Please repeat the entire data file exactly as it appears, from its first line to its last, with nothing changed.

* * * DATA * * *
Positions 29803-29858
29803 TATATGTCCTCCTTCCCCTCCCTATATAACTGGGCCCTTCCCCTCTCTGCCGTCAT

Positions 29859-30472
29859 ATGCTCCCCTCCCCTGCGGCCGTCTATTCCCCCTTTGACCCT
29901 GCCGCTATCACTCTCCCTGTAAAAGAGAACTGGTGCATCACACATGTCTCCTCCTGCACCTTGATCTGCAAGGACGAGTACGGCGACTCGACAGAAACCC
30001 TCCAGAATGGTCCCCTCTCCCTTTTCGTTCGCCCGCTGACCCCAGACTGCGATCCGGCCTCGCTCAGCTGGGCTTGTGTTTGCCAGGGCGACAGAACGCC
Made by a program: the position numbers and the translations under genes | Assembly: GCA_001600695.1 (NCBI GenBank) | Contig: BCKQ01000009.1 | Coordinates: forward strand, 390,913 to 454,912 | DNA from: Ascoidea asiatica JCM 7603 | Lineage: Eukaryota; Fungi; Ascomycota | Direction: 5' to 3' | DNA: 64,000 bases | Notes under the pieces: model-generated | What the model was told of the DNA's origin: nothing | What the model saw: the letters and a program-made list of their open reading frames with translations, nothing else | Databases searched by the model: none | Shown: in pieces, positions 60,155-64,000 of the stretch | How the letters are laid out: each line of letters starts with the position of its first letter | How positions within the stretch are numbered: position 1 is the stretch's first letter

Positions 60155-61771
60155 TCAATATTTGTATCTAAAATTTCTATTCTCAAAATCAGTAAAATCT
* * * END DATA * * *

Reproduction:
Positions 29803-29858
29803 TATATGTCCTCCTTCCCCTCCCTATATAACTGGGCCCTTCCCCTCTCTGCCGTCAT

Positions 29859-30472
29859 ATGCTCCCCTCCCCTGCGGCCGTCTATTCCCCCTTTGACCCT
29901 GCCGCTATCACTCTCCCTGTAAAAGAGAACTGGTGCATCACACATGTCTCCTCCTGCACCTTGATCTGCAAGGACGAGTACGGCGACTCGACAGAAACCC
30001 TCCAGAATGGTCCCCTCTCCCTTTTCGTTCGCCCGCTGACCCCAGACTGCGATCCGGCCTCGCTCAGCTGGGCTTGTGTTTGCCAGGGCGACAGAACGCC
Made by a program: the position numbers and the translations under genes | Assembly: GCA_001600695.1 (NCBI GenBank) | Contig: BCKQ01000009.1 | Coordinates: forward strand, 390,913 to 454,912 | DNA from: Ascoidea asiatica JCM 7603 | Lineage: Eukaryota; Fungi; Ascomycota | Direction: 5' to 3' | DNA: 64,000 bases | Notes under the pieces: model-generated | What the model was told of the DNA's origin: nothing | What the model saw: the letters and a program-made list of their open reading frames with translations, nothing else | Databases searched by the model: none | Shown: in pieces, positions 60,155-64,000 of the stretch | How the letters are laid out: each line of letters starts with the position of its first letter | How positions within the stretch are numbered: position 1 is the stretch's first letter

Positions 60155-61771
60155 TCAATATTTGTATCTAAAATTTCTATTCTCAAAATCAGTAAAATCT